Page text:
Surprisingly enough, despite the public controversy about the number of EU citizens who are workers ('EU workers') who move between Member States, the Council and the European Parliament have recently agreed on new legislation on this issue. This new Directive, which concerns the enforcement of the rules banning discrimination against EU workers, was approved by the European Parliament this week, and will likely be formally adopted by the Council shortly. Member States will have two years to transpose it.
The Directive makes clear that its subject matter is the enforcement and application of the rights conferred by Article 45 TFEU and Regulation 492/2011 upon EU workers. In other words, it doesn't amend the substantive rights on this issue. This presumably explains why it has not run into opposition from the Member States with more misgivings about free movement, such as the UK.
As for the scope of the Directive, it applies to the rules on access to employment, working conditions, social advantages, trade unions, training, housing and the education of children for EU workers. Notably, it doesn't apply to family reunion issues. Nor does it apply to EU citizens more generally.
Next, the rules on enforcement first of all oblige Member States to make available judicial procedures to enforce these rights. They also require Member States to permit associations, organisations or other legal entities to enter into legal proceedings, either in support of or on behalf of the worker and his/her family. But these rules are without prejudice to national rules on time limits, as along as those limits do not render the application of EU law virtually impossible or excessively difficult. There is no reference to legal aid.
More generally, Member States must ensure that a body of some sort promotes equal treatment, as well as the abolition of non-discriminatory obstacles to free movement, for EU workers and their family members. This may be an existing equality body. The equality bodies must have competence as regards the provision of legal advice or assistance (in which case, their assistance must be free of charge), the conduct of independent surveys, the publication of independent reports, and the publication of relevant information. There shall also be a dialogue with relevant actors at national level. Finally, Member States must disseminate information on issues relating to the free movement of EU workers.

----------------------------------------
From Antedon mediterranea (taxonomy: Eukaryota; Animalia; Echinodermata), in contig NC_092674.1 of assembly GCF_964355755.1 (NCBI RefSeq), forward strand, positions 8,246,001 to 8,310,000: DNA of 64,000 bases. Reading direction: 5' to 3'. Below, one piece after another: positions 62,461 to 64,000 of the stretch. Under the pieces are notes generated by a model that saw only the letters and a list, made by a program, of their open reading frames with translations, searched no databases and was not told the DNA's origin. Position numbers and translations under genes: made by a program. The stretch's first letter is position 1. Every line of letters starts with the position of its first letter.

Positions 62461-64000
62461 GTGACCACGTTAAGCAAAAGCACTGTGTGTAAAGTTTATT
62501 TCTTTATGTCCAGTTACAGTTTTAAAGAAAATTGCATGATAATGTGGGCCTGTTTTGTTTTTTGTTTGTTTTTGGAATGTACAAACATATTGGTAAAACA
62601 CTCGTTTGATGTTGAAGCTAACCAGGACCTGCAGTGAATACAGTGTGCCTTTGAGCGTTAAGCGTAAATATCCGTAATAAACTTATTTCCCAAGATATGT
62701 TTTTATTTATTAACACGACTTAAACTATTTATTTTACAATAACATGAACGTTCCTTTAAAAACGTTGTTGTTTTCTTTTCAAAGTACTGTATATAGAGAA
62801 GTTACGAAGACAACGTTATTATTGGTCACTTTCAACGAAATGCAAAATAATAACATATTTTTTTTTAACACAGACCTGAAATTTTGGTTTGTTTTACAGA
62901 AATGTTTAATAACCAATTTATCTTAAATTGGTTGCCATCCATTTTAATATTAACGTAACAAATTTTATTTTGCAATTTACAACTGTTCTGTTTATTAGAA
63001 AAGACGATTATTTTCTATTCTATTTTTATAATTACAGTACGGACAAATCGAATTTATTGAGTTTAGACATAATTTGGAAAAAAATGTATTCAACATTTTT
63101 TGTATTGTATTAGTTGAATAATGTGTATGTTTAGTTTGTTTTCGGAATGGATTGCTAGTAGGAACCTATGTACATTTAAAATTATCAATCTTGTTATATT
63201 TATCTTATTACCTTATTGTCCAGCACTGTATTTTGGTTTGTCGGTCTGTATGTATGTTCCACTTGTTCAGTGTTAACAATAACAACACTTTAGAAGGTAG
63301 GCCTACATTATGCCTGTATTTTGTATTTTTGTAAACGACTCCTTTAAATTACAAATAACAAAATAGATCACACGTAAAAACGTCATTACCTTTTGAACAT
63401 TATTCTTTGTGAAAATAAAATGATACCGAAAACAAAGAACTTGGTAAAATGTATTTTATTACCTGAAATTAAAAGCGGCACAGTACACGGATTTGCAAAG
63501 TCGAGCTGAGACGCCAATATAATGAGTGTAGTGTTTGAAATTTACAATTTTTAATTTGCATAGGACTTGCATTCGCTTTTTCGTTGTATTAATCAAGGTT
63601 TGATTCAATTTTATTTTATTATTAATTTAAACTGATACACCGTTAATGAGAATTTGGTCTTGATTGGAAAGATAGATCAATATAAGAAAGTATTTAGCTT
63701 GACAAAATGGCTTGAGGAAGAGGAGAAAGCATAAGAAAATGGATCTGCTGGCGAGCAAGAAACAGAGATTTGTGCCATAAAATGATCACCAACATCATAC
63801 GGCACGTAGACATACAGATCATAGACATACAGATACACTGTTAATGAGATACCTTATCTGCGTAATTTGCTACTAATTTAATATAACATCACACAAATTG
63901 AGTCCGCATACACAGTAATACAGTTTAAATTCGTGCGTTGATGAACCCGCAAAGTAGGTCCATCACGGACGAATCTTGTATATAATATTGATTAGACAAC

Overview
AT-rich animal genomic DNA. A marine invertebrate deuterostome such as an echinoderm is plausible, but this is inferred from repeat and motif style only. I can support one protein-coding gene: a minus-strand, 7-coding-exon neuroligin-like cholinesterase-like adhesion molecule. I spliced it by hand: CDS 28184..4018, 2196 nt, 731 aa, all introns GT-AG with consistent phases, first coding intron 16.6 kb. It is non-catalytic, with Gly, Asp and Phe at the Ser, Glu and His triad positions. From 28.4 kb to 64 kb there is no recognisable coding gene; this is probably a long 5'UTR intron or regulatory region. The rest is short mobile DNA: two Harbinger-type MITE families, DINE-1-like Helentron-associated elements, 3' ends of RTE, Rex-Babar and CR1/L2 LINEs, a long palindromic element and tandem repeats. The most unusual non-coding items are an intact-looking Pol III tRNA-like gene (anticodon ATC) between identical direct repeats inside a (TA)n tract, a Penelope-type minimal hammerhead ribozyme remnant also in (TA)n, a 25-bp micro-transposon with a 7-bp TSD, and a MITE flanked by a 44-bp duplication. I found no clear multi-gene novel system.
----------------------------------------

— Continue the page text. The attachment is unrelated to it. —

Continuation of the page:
This Directive is obviously inspired by EU legislation on sex equality and race equality in particular. However, as compared to that legislation, it is missing provisions on compensation (as compared to the sex equality law) and burden of proof. So while the Directive does provide for access to court, some key aspects of the litigation process (evidence rules and concrete remedies) are not addressed. In some ways it is stronger than the general framework employment equality Directive (which lacks rules on equality bodies), but in other ways weaker (since the framework Directive includes rules on the burden of proof). The lack of a general rule on legal aid will also prevent some workers from accessing courts in practice, except where they are able to obtain the support of an equality body. But it is unlikely that such bodies will have a huge budget to spare on litigation.
The comparison with other equality laws suggests an attempt to change the mindset of the debate - implicitly equating discrimination against EU workers with discrimination on grounds of sex, race et al, which has become widely regarded as socially unacceptable. But while the EU legislation as regards those issues to some extent followed the trend of public opinion, the new Directive arguably pushes against the prevailing trend, at least in some Member States. We will see in practice whether an equality Directive can still have an impact when it is spitting into the political wind.
The new Directive will also have the consequence of making EU workers' rights easier to enforce in practice, and to that extent it can only be welcomed. However, it is questionable why the Directive should not address the position of EU citizens more broadly, and of the admission of workers' family members in particular. For many years, EU law has moved towards a global model of EU citizenship, in place of categorising different groups of citizens depending on their type of activities, although admittedly those EU citizens who exercise economic activities are a relatively privileged category under the EU citizens' Directive. In that context, the additional relative privilege conferred upon workers in this new Directive is a step backwards.
It might also be questioned, since free movement of workers has been guaranteed in principle since 1968, why it took so long for the EU Commission to propose this legislation. Surely the difficulty in practice of enforcing EU workers' rights in practice is not a phenomenon of the last few years? At least, why was this issue not addressed when the current comprehensive legislative framework on equality rights was established by the EU, over a decade ago?
Finally, to the extent that the new Directive borrows concepts from other equality Directives, the relevant case law should be relevant by analogy. This could lead to interesting results, given that hostility to EU workers has become more openly expressed in some Member States than prejudice against workers on grounds of sex, race, religion and so on. For instance, in the Feryn judgment the CJEU ruled that an employer advertising that it would not hire ethnic minorities was in breach of the race equality Directive. What would it now make of a British Prime Minister who declares, "British jobs for British workers"?
Barnard & Peers: chapter 13
Barnard & Peers: chapter 13